- a famous order of knights which flourished during the Middle Ages, and originated in connection with the Crusades. Its founders were Hugues de Payen and Geoffroi de St. Omer, who, along with 17 other French knights, in 1119 formed themselves into a brotherhood, taking vows of chastity and poverty, for the purpose of convoying, in safety from attacks of Saracens and infidels, pilgrims to the Holy Land. King Baldwin II. of Jerusalem granted them a residence in a portion of his palace, built on the site of the Temple of Solomon, and close to the Church of the Holy Sepulchre, which became the special object of their protection. Hence their assumption of the name "Templars." The order rapidly increased in numbers, and drew members from all classes. "The Templar was the embodiment of the two strongest passions of the Middle Ages - the desire for military renown and for a monk's life." A constitution was drawn up by Bernard of Clairvaux (1128), and later three ranks were recognised - the knights, who alone wore the mantle of white linen and red cross, men-at-arms, and lower retainers, while a grand-master, seneschal, and other officers were created. During the first 150 years of their existence the Templars increased enormously in power; under papal authority they enjoyed many privileges, such as exemption from taxes, tithes, and interdict. After the capture of Jerusalem by the infidels Cyprus became in 1291 their head-quarters, and subsequently France. But their usefulness was at an end, and their arrogance, luxury, and quarrels with the Hospitallers had alienated the sympathies of Christendom. Measures of the cruellest and most barbarous kind were taken for their suppression by Philip the Fair of France, supported by Pope Clement IV. Between 1306 and 1314 hundreds were burned at the stake, the order scattered, and their possessions confiscated.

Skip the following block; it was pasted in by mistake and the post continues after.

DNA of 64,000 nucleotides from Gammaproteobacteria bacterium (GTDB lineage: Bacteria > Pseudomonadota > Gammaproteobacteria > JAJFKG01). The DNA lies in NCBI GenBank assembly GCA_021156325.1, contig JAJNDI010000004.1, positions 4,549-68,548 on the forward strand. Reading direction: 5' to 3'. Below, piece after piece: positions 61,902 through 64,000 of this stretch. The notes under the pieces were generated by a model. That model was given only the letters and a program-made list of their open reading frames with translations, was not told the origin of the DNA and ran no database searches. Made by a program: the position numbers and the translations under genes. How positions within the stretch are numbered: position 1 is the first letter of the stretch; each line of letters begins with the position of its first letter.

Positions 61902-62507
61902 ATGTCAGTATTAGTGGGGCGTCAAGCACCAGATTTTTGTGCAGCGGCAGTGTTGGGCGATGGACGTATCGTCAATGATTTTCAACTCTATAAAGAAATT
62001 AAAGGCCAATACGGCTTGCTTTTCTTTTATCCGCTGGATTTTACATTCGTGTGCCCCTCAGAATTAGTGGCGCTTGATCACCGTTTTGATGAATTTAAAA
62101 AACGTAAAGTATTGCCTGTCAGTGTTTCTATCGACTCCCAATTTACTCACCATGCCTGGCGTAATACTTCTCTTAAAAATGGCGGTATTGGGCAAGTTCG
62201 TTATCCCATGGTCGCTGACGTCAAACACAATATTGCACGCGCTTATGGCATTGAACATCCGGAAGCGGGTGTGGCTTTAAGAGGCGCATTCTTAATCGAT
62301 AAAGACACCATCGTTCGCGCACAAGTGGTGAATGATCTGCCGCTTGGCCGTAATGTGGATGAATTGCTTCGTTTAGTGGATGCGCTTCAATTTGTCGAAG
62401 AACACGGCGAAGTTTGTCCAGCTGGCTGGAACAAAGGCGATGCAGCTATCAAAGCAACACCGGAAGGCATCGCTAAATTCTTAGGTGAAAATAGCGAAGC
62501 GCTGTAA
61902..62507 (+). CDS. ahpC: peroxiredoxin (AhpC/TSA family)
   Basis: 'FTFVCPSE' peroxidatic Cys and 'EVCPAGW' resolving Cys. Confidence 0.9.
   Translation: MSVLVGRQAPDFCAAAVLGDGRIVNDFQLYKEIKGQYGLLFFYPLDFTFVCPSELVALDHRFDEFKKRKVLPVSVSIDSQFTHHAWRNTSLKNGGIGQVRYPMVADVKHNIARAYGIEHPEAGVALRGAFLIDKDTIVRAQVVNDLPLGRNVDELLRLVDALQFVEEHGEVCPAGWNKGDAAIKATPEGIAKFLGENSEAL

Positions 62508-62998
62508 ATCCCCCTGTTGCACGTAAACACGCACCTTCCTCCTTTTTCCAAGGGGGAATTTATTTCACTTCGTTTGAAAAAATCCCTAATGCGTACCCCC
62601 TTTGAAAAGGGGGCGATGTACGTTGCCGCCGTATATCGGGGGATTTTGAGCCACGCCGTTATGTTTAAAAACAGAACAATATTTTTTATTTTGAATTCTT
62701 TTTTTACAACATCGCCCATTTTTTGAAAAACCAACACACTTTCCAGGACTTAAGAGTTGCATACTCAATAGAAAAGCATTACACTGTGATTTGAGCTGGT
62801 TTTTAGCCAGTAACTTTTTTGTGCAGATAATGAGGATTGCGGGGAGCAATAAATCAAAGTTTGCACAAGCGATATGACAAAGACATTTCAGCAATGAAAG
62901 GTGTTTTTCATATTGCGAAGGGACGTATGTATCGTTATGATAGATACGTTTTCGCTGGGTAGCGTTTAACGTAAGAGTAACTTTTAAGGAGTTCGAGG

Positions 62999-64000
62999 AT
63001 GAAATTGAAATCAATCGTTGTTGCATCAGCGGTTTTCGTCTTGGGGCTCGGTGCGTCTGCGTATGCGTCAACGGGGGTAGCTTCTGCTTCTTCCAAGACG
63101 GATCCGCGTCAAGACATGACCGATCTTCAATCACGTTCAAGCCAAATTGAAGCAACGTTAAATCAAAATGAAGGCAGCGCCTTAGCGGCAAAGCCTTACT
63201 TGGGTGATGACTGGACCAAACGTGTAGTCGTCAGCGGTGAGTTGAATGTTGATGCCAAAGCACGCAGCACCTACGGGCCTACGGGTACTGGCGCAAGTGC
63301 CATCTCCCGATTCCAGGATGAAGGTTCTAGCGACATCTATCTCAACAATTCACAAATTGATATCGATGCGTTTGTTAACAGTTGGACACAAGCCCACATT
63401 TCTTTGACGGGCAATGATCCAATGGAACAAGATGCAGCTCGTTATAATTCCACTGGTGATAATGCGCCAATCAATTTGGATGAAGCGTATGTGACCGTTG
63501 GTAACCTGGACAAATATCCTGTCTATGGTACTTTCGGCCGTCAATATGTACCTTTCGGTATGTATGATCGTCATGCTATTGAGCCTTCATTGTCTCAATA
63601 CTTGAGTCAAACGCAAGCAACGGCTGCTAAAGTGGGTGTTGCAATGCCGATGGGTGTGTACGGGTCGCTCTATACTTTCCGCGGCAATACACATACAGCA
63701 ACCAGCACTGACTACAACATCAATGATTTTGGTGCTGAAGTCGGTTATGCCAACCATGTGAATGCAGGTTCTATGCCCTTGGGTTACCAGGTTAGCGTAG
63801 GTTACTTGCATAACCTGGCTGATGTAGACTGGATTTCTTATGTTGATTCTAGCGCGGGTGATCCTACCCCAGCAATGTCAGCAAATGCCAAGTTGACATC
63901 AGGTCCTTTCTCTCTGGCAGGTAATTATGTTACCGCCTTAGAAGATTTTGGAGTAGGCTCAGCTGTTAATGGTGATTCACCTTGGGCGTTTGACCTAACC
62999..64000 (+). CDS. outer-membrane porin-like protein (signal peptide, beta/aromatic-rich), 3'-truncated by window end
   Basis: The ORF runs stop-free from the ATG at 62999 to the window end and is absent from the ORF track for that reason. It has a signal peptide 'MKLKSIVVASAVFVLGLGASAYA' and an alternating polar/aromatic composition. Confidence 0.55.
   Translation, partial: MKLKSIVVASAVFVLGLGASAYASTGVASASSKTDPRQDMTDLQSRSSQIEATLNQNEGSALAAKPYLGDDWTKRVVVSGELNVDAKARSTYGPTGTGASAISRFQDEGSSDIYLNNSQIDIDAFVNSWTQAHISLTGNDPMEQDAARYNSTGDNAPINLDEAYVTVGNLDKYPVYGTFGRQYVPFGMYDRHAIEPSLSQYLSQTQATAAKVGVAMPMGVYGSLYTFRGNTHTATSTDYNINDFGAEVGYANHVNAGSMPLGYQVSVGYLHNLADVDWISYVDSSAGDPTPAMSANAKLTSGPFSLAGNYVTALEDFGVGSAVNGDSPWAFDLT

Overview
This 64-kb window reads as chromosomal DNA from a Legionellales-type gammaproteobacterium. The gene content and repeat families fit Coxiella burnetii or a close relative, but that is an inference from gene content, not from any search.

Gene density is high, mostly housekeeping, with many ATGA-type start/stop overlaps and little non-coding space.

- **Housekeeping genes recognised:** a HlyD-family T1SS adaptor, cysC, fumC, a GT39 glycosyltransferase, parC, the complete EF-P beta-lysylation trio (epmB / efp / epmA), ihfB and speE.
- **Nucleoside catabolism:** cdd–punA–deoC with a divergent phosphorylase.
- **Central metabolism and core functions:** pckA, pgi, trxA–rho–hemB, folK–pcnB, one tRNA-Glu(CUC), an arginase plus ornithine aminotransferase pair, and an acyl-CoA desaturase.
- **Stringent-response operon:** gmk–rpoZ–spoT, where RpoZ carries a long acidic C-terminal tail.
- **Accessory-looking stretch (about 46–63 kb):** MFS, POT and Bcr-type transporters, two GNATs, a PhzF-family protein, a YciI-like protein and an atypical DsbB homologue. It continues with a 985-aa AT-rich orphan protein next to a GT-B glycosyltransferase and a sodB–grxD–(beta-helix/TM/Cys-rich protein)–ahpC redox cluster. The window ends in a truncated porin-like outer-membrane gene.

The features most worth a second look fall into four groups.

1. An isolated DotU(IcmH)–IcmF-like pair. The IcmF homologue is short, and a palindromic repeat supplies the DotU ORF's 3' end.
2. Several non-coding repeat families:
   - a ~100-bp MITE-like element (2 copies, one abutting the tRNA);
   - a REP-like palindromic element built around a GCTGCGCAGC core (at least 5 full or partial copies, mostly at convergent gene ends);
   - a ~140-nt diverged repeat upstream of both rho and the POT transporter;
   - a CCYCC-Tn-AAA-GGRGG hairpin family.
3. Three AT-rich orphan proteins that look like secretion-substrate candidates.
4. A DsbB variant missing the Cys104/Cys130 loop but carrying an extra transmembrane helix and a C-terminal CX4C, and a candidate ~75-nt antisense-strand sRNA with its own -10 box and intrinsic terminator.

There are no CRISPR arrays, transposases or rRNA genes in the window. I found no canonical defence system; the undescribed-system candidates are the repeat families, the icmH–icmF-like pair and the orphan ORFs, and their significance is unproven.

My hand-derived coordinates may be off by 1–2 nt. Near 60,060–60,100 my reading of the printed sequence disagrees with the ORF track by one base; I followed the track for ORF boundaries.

The Nuttall Encyclopaedia. James Wood. 1907.
Look at other dictionaries:
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